Post Vasectomy Pain Syndrome

This is a possible after-effect of a vasectomy which affects a small percentage of men. It can begin immediately after a vasectomy or at any time afterwards, this means it can suddenly develop years after the surgery. Despite a large database of medical histories reporting post vasectomy pain syndrome, very little is known medically about the causes and treatments. In some cases further surgery involving removal of the testicles or a vasectomy reversal is effective at resolving the pain.

Surgery to try to correct the post vasectomy pain syndrome is considered as a last resort option and most doctors will attempt to prescribe antibiotics and painkillers. These have been reported to rarely work however, ruling out that it might be caused by an infection.

It has been suggested that a possible cause for PVPS is due to ‘rough’ surgery. This means that a perhaps, less experienced doctor, is not as precise during the surgery and may accidentally have cut a nerve or otherwise. It has been suggested that other causes are from scarring as a result of a vasectomy or due to an obstruction and swelling internally.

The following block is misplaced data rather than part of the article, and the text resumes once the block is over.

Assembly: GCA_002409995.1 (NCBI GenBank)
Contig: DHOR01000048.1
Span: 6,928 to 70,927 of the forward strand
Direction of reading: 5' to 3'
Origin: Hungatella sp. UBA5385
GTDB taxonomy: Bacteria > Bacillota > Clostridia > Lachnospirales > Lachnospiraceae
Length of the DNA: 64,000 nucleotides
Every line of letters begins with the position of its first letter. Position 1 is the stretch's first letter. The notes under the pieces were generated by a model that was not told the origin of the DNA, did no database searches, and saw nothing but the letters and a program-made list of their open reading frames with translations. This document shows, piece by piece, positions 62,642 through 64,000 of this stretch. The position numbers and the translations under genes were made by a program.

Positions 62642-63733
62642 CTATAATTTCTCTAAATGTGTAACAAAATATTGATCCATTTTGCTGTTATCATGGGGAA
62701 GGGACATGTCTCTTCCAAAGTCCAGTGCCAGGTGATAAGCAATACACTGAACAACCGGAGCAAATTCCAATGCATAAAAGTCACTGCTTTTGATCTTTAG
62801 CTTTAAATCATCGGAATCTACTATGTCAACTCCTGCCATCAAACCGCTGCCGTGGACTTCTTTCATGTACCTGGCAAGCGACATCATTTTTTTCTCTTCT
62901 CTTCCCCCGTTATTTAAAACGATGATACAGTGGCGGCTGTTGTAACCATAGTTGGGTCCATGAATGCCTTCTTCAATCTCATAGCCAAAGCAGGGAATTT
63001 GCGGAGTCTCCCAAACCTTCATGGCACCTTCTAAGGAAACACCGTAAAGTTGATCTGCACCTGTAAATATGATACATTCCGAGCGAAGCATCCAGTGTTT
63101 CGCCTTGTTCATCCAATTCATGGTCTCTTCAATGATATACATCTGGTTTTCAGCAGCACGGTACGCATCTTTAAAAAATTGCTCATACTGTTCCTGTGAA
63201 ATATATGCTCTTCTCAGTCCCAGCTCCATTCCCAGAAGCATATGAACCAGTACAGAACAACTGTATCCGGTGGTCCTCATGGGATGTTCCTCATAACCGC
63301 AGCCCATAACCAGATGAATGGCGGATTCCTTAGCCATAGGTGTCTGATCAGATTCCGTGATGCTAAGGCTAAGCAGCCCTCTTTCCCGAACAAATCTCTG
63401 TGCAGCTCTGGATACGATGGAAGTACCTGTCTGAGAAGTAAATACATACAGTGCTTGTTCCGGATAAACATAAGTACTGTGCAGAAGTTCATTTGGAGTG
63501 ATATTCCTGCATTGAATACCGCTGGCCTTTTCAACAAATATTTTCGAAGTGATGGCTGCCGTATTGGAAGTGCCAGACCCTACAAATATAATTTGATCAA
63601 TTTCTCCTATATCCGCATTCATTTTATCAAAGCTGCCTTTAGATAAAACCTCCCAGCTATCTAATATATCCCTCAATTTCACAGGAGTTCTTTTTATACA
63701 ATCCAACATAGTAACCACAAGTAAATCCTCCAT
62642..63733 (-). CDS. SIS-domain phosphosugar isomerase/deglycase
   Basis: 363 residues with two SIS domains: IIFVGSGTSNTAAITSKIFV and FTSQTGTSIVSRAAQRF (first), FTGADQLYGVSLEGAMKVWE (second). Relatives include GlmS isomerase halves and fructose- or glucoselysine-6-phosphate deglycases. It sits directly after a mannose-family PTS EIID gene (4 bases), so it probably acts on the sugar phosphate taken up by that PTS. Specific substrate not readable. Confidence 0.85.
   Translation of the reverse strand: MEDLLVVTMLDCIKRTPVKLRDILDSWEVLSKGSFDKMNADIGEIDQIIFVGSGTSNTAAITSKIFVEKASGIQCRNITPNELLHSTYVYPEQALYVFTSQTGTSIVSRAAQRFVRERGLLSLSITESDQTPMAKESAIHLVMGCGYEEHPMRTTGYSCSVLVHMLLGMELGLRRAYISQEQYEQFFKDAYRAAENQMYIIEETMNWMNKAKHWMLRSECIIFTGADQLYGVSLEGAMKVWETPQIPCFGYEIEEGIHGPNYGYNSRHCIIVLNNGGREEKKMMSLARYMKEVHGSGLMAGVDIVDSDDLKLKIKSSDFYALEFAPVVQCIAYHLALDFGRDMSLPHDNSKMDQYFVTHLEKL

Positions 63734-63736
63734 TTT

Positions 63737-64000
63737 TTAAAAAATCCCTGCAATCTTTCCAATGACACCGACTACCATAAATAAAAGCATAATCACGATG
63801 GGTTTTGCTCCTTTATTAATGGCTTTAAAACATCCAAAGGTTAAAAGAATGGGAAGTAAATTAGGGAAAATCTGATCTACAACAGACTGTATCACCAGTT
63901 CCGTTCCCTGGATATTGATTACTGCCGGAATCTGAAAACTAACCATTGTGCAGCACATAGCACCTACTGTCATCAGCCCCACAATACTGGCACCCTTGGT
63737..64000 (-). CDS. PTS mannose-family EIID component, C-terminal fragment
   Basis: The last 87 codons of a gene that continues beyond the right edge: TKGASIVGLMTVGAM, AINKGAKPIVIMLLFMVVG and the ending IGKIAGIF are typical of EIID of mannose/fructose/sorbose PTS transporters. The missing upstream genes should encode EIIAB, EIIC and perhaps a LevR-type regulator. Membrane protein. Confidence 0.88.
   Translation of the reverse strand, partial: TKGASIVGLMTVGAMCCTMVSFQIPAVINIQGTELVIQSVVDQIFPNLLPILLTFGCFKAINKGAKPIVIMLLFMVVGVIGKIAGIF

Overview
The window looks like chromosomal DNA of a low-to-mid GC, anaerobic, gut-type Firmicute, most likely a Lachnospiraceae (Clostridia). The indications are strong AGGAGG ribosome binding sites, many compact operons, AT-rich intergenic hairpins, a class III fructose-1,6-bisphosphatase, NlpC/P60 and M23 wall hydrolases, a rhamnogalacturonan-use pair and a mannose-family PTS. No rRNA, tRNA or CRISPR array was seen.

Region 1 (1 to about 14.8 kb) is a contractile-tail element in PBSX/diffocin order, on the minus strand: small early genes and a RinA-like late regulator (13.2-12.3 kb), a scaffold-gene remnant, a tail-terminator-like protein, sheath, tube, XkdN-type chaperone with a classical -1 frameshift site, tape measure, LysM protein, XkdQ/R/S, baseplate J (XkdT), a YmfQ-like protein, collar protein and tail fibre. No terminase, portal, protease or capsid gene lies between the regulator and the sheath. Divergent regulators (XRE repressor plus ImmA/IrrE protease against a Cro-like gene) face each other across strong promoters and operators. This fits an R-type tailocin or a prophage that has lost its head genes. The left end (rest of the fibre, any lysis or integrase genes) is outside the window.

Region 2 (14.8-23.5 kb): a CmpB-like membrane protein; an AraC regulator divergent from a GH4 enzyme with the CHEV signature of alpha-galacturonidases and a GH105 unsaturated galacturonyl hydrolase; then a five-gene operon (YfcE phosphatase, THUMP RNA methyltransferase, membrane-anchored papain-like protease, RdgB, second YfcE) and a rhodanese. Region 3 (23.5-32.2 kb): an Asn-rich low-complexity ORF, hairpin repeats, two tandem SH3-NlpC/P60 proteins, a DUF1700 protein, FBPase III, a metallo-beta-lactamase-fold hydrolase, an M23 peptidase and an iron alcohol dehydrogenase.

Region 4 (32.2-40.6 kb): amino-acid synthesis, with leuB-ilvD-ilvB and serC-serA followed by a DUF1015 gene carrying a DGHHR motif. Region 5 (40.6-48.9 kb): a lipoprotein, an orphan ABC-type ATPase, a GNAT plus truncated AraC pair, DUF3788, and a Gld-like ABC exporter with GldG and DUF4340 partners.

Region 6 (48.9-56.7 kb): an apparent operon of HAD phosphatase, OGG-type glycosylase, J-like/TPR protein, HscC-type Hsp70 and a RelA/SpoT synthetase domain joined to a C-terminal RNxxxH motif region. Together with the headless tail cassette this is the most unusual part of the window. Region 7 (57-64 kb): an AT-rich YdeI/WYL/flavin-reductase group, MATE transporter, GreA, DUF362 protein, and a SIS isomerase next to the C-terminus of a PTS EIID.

The PVPS pain usually presents itself through intercourse or ejaculation or both and is sometimes described as a constant dull pain in the testicles. Most doctors will warn you about this side effect but some will not as it is still not fully understood. Despite this, it is a very real risk and there are many attempts made to lessen the pain via a vasectomy reversal.

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